Despite being the likely starter going forward, I do not see McCoy having a tremendous amount of value going forward for the rest of the 2009 season. The best fantasy matchup he has in the horizon is the Atlanta Falcons in Week 13, who are the 10th worst fantasy running back defense. Most fantasy leagues have their playoffs in Week 15 and Week 16 when the Eagles play home games against San Francisco and Denver. Denver is the eighth stingiest fantasy defense to running backs this year and the 49ers are 19th. In 18 games combined, those defenses have given up only 10 rushing touchdowns.
If McCoy were an All-Pro back like Titans RB Chris Johnson or Vikings RB Adrian Peterson, I would not be worried. Their teams are going to feed them the ball no matter the opponent and those defenses are not so tough that a good running back would be unable to put up a huge day. The problem is that Andy Reid is one of the worst coaches in the NFL when it comes to committing to the running game. The Eagles have run the ball only 159 times this year, which ranks dead last in the NFL. In fact, only 10 teams have rushed for fewer than 200 attempts and six of those teams should break the mark this week as they are within 12 rushing attempts of 200. I expect Reid to work his way through this situation by increasing Donovan McNabb’s passing attempts. McNabb threw for 450 yards on 55 attempts in San Diego last week and the Eagles are eighth in passing attempts. McCoy is not going to be able to put up big numbers if he is only receiving 10 to 15 rushing attempts per game.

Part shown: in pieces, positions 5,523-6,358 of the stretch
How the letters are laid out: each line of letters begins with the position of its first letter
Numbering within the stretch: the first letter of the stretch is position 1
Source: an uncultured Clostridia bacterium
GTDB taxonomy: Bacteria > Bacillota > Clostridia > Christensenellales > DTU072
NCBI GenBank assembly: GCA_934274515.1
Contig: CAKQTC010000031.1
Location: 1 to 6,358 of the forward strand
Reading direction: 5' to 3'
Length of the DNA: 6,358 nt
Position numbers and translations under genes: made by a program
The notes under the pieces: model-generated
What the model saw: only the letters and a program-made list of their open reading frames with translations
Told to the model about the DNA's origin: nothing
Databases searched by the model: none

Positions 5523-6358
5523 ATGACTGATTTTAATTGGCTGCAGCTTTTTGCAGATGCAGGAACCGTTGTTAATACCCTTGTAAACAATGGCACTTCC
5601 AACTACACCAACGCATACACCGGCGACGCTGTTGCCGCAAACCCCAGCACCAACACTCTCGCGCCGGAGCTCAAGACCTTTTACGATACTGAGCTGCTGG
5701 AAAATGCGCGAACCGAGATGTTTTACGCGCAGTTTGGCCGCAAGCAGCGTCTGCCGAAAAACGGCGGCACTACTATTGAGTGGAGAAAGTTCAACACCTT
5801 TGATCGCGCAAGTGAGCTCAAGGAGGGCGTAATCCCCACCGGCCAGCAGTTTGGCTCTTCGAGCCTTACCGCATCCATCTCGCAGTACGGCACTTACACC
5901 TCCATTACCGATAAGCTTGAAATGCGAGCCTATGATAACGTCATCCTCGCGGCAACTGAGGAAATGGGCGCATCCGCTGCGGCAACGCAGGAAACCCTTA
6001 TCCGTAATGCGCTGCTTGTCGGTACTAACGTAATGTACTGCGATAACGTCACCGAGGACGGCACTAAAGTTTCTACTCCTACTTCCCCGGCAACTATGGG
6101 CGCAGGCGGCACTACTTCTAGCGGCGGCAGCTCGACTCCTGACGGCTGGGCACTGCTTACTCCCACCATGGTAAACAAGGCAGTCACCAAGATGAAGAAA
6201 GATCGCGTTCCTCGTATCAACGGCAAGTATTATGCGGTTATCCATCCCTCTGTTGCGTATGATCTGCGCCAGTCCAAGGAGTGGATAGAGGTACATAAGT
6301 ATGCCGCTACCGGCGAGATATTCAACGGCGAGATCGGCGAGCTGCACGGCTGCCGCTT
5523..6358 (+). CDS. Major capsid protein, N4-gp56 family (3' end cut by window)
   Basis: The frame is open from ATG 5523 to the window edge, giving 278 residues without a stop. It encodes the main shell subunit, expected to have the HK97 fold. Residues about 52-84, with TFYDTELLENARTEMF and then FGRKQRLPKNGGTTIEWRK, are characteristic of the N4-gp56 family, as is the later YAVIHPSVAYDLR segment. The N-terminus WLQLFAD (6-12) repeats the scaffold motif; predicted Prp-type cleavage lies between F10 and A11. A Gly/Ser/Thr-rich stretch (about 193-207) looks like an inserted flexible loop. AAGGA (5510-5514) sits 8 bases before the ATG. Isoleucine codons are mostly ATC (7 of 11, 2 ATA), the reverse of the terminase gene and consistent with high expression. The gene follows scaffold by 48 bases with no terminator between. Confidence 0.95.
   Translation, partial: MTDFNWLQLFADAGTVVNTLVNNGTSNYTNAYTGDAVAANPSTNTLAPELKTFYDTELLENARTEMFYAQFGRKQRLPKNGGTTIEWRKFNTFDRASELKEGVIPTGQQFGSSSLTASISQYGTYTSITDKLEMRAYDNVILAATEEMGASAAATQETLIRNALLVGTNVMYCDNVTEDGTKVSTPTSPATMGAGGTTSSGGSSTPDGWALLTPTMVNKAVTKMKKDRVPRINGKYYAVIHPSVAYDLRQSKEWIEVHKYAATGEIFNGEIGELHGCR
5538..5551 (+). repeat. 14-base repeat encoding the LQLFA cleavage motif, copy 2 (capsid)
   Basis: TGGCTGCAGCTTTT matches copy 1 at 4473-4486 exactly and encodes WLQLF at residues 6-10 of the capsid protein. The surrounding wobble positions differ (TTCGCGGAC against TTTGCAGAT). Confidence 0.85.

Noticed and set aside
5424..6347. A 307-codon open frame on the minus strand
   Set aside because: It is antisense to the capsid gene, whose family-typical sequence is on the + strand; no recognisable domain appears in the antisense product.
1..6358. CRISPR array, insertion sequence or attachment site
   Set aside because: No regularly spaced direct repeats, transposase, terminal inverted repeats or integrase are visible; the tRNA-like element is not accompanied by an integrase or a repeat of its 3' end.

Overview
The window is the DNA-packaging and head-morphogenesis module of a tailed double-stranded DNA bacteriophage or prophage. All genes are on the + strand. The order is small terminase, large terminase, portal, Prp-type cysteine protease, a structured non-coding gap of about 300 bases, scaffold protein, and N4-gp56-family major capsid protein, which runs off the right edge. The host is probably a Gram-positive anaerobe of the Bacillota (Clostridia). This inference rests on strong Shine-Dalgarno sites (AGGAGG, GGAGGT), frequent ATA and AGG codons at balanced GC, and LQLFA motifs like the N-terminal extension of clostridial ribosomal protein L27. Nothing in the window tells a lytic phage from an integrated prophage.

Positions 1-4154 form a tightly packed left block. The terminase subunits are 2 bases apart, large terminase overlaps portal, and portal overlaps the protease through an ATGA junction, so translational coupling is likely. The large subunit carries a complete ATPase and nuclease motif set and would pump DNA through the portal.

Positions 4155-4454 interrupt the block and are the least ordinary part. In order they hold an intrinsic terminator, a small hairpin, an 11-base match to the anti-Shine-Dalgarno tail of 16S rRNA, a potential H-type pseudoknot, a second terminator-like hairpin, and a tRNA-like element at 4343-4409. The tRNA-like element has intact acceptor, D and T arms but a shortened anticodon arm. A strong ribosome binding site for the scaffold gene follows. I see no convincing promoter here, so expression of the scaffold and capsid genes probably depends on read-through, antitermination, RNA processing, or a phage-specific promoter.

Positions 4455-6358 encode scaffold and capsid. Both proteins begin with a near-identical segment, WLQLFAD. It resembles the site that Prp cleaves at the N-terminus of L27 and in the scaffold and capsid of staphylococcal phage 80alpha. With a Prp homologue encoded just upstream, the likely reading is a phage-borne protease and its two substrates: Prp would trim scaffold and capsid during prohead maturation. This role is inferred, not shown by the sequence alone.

That does not mean McCoy does not have any value at all in 2009 or beyond this season. If you have injuries, he is a starting running back that can both run and catch the ball. He is only 21-years-old and is a great keeper in fantasy leagues going forward as he should be the incumbent starter in Philadelphia. I could envision his typical day having a 100-yard from scrimmage game with a couple of touchdowns, keyed by a long touchdown run. Just do not expect a Larry Johnson type of fill in where in 2005 Johnson rushed for 1,750 yards and 20 rushing touchdowns, despite only starting the final nine games of the season for the Kansas City Chiefs after RB Priest Holmes was lost for the season with an injury. McCoy just is not going to see the ball enough to have that type of impact. He is probably an average No. 2 or a solid flex play the rest of the season, depending on the matchup.